Q.2) Explain the mode of action of an enzyme in a reaction.

Answer:
Mechanism of Enzyme Action:
  There is a small portion in the enzyme molecule that is actually involved in catalysis. It is in the form of depression or “pocket” on the surface of the enzyme molecule. This catalytic region is called an active site. When an enzyme attaches to the substrate, a temporary enzyme-substrate (ES) complex is formed. The active site catalyzes the reaction and the substrate is converted to product. The ES complex breaks and the enzyme and the product are released.


                      Enzyme + Substrate→Enzyme-Substrate→ Enzyme + Products 


 Two models have been proposed to explain the mechanism of enzyme action. These are:
 1. Lock and key model
2. Induced fit model
1. Lock and key model:
   In order to explain the mechanism of enzyme action a German chemist Emil Fischer, in 1894, proposed the lock and key model. According to this model, the active site of the enzyme and the substrate have specific geometric shapes. The substrate molecule exactly fits in the active site of the enzyme just like a lock and a key (enzyme is the lock and the substrate is the key). This model explains enzyme specificity and suggests that the active site is a rigid and non-flexible structure.

2. Induced fit model:
   In 1958 an American biologist Daniel Koshland suggested a modification to the lock and key model and proposed the induced-fit model. according to this model, when the substrate fits into the active site of the enzyme, the enzyme molecule alters the shape of their active site slightly, so that it fits more tightly around the substrate molecule.

Q.3) Write the various properties of enzymes.

Answer:
Characteristics of Enzymes:

  • Enzymes are proteins in nature and are secreted by cells.
  • Enzymes function as catalysts and increase the rate of chemical reactions. They do so by lowering the activation energy.
  • Enzymes are specific in action. They are specific not only for substrate but also for the kind of reaction.
  • A small amount of an enzyme is needed to catalyze relatively large quantities of the substrate. They are not used during chemical reactions.
  • All enzymes are synthesized is inside the cells. Some enzymes work inside the cells and are called ‘intracellular enzymes’ e.g. mitochondrial enzymes. Some enzymes are released from the cell and they work outside. Such enzymes are called extracellular enzymes e.g. pepsin enzyme working in the stomach cavity.
  • In complex metabolic reactions, many enzymes work together in a sequence. One enzyme takes the product of another enzyme as a substrate. After speeding up the reaction, the new product is passed on to another enzyme.
  • Some enzymes require non-protein molecules called cofactors for their action. The main types of cofactors are prosthetic groups, coenzymes, and activators.
    a) Prosthetic groups are the organic molecules that make a permanent attachment with the enzyme.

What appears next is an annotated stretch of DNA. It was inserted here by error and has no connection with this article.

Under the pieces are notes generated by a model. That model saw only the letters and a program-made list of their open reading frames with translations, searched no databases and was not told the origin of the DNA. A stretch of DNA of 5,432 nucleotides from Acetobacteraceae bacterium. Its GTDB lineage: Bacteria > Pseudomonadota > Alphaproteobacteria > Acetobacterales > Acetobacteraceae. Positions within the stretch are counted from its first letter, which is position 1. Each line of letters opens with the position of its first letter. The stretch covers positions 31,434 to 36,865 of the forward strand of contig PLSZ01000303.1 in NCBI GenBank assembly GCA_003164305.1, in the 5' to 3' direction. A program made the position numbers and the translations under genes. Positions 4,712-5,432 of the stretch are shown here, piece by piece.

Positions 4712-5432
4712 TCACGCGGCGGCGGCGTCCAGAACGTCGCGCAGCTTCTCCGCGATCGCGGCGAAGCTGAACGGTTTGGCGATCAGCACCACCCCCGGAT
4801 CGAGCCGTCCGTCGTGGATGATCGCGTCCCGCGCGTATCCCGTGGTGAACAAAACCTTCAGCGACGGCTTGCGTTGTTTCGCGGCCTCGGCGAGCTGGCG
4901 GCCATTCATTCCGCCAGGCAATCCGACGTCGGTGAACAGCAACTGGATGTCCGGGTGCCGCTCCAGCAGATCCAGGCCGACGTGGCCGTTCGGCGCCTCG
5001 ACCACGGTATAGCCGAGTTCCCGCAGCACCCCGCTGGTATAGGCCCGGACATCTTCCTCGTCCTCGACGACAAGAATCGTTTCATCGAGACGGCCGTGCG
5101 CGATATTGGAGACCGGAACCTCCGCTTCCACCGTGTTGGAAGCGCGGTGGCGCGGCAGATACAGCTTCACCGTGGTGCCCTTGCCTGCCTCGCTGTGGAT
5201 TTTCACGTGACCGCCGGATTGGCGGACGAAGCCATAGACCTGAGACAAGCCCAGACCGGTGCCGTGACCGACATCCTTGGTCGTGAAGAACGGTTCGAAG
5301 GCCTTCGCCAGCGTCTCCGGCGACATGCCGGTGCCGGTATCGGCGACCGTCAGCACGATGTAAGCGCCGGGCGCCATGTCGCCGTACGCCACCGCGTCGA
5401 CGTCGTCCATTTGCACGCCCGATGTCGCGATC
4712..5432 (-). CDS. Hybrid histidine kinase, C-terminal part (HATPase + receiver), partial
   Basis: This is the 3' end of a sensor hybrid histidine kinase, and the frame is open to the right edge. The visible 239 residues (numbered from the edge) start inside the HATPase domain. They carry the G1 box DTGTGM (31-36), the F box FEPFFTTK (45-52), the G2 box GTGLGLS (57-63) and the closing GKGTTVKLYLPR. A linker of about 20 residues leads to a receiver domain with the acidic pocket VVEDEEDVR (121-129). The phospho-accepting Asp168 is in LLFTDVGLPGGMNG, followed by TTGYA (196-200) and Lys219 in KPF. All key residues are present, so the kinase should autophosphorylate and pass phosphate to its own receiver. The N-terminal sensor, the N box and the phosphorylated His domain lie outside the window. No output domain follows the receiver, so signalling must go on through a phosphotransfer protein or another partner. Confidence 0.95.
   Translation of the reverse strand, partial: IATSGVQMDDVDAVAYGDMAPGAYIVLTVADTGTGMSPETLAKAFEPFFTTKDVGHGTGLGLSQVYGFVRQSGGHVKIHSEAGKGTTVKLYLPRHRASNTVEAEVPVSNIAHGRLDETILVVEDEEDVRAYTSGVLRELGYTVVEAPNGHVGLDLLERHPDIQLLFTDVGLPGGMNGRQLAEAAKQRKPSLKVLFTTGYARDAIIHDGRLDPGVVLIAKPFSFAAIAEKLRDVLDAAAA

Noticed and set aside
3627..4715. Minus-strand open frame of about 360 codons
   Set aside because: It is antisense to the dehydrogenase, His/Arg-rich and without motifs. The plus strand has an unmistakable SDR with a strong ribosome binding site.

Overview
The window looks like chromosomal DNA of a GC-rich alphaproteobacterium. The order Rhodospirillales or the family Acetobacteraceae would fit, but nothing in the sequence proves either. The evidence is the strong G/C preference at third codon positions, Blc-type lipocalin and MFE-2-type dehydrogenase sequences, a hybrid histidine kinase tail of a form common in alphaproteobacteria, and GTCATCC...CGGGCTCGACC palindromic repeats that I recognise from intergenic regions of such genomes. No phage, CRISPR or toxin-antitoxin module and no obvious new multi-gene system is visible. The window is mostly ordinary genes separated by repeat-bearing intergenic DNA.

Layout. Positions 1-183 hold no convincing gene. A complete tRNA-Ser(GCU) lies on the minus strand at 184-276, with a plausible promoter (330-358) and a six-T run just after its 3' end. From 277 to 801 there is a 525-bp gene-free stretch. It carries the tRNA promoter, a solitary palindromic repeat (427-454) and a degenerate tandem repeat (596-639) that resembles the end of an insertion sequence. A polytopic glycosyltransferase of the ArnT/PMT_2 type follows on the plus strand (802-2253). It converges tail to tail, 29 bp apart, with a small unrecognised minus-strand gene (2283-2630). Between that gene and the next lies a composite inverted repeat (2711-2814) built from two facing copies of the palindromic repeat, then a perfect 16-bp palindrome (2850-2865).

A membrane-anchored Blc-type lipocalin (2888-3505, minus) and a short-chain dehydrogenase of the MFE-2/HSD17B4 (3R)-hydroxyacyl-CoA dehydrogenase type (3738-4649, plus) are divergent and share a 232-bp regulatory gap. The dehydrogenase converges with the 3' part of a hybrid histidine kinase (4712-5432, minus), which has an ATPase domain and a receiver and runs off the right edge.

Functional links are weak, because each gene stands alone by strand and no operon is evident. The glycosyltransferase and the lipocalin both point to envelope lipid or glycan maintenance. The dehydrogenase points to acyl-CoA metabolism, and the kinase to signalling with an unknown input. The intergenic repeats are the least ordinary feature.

b) Coenzymes are organic molecules, which are not permanently attached to the enzyme. Most coenzymes are derived from vitamins.
    c) Activators: It is another type of cofactors. These are metal ions (e.g. zinc, copper, or iron) that form a temporary attachment with the enzyme.

Q.4) The diagram below shows the relationship an enzyme, a substrate and the product of an enzyme-catalyzed reaction.

Q.4 a) What is represented by the parts labeled A, B, and C in the diagram?

Answer:
   Part A shows “substrate”, part B shows “Enzyme” and part C shows “products”.

Q.4 b) Name two properties of enzymes that are represented in this diagram. What will happen to the chemical reactions if the enzyme is removed?

Answer:

  • Enzymes are specific in action. They are specific not only for substrate but also for the kind of reaction.
  • Enzyme remains unchanged after the reaction is completed.
    The chemical reaction will stop, if enzyme is removed.

Q.4 c) What will happen to the rate of reaction if the reaction temperature is raised steadily 
i) From 250C to 350C
ii) From 400C to 600C?

Answer:

  • i) If the reaction temperature is changed from 250C to 350C, the rate of reaction will increase.
  • ii) If the temperature increases from 400C to 600C, the enzyme starts to denature and reaction will stop.

Q.4 d) What term is used to describe the condition of the enzyme when it is heated to a temperature of 600C and above? 

Answer:
  When enzymes are heated at 600C and above, the enzymes stop working and the term used is enzyme denaturation.

Q.6 a) According to graph A, at which temperature the enzyme activity is highest. When temperature increases above this point, what will happen to the enzyme?

Answer:
  According to graph A, the enzyme activity is highest at 400C. When temperature increases above 400C, the enzyme starts denaturation and the rate of reaction decreases.

Related: Biology Notes FA FSc Chapter No 3 Enzymes